- For discomfort, apply ice packs to the injection site for 15 minutes several times a day.
- Do not soak in a tub for 24 hours after the procedure. You may take showers.
- Report any signs of infection or other unusual symptoms to our office, including:
- Redness and warmth at the injection site
- Increasing pain
- Swelling or drainage at the injection site
- Chills, night sweats, or fever that reaches above 100° F
- Keep a record of your pain and symptoms after the injection and report your results as instructed by your doctor’s patient care coordinator.
Remember that your usual pain may go away for a few hours, but after the local anesthetic wears off, it is normal for your pain to return. The full effects of the steroid may take two days to two weeks to work, and its lasting effects vary from person to person. You may also have some temporary discomfort at the puncture site.
Potential risks of facet joint injections
The risks of facet joint injections are minimal and are similar to any procedure involving a needle placement. These include, but are not limited to:
- Allergic reaction to the anesthetic or contrast dye. Be sure to inform us before the injection if you have any known allergies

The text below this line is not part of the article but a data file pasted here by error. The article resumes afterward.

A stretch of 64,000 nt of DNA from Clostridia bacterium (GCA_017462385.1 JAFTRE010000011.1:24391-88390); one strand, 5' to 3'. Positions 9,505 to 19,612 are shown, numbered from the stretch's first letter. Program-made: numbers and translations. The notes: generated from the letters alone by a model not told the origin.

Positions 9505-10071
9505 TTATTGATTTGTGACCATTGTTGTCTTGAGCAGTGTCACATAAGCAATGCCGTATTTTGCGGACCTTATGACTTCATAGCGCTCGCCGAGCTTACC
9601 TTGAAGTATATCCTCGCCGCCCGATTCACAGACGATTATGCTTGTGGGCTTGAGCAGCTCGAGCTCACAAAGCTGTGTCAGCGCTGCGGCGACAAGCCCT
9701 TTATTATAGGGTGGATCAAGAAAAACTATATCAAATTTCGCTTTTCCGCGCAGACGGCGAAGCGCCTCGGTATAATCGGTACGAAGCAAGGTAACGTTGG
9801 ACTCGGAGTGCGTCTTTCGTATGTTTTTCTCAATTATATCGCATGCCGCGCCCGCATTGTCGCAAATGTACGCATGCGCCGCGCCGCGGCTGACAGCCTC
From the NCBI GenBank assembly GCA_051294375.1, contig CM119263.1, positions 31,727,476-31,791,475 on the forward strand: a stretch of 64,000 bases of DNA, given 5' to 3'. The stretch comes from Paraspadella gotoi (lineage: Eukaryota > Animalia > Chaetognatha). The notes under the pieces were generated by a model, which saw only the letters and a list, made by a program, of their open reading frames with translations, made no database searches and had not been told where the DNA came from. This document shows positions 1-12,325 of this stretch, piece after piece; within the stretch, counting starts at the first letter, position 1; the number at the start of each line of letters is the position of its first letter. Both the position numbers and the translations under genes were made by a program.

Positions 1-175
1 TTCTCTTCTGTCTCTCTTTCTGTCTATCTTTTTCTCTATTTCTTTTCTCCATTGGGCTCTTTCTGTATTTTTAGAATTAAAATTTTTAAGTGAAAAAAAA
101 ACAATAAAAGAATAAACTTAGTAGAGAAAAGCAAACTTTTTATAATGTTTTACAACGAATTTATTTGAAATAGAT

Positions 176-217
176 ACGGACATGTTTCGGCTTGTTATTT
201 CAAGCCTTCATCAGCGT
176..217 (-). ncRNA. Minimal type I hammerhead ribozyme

- Irritation of the injected area, which could cause temporary worsening pain
If your procedure includes sedation
- You should have no solid foods for six hours before your procedure.
- You may have clear liquids up to two hours before your procedure. Examples include:
- Clear fruit juices such as apple, cranberry, and grape juice (no pulp)
- Tea, black coffee with no cream
- Carbonated beverages
- Nothing by mouth, including throat lozenges, mints, and all hard candy for two hours before your procedure.
- No gum for two hours before your procedure.
- You must have a responsible adult arrive with you to our facility. If you use a taxi or volunteer ride service, you still must have a responsible adult with you in order to help take care of you after your procedure.
- Please take your regular medications the day of your procedure, especially any heart, diabetes, or blood pressure medications.
Summit Orthopedics offers comprehensive spine expertise
Summit’s spine care team is recognized by the National Committee for Quality Assurance for the comprehensive expertise of our patient-centered care. Our back specialists diagnose spine problems and design custom treatment plans built on a conservative, nonsurgical approach. Most patients find relief through treatments including guided injections, specialized physical therapy, biofeedback, exercise, activity modification, and medication. When conservative care does not relieve symptoms, our highly skilled surgeons offer proven, evidence-based surgical options. Together with you, we will determine the right course of action.
Summit has convenient locations across the Minneapolis-St. Paul metro area, serving Minnesota and western Wisconsin. We have state-of-the-art centers for comprehensive orthopedic care in Eagan, MN, Vadnais Heights, MN, and Woodbury, MN, as well as additional community clinics throughout the metro and southern Minnesota.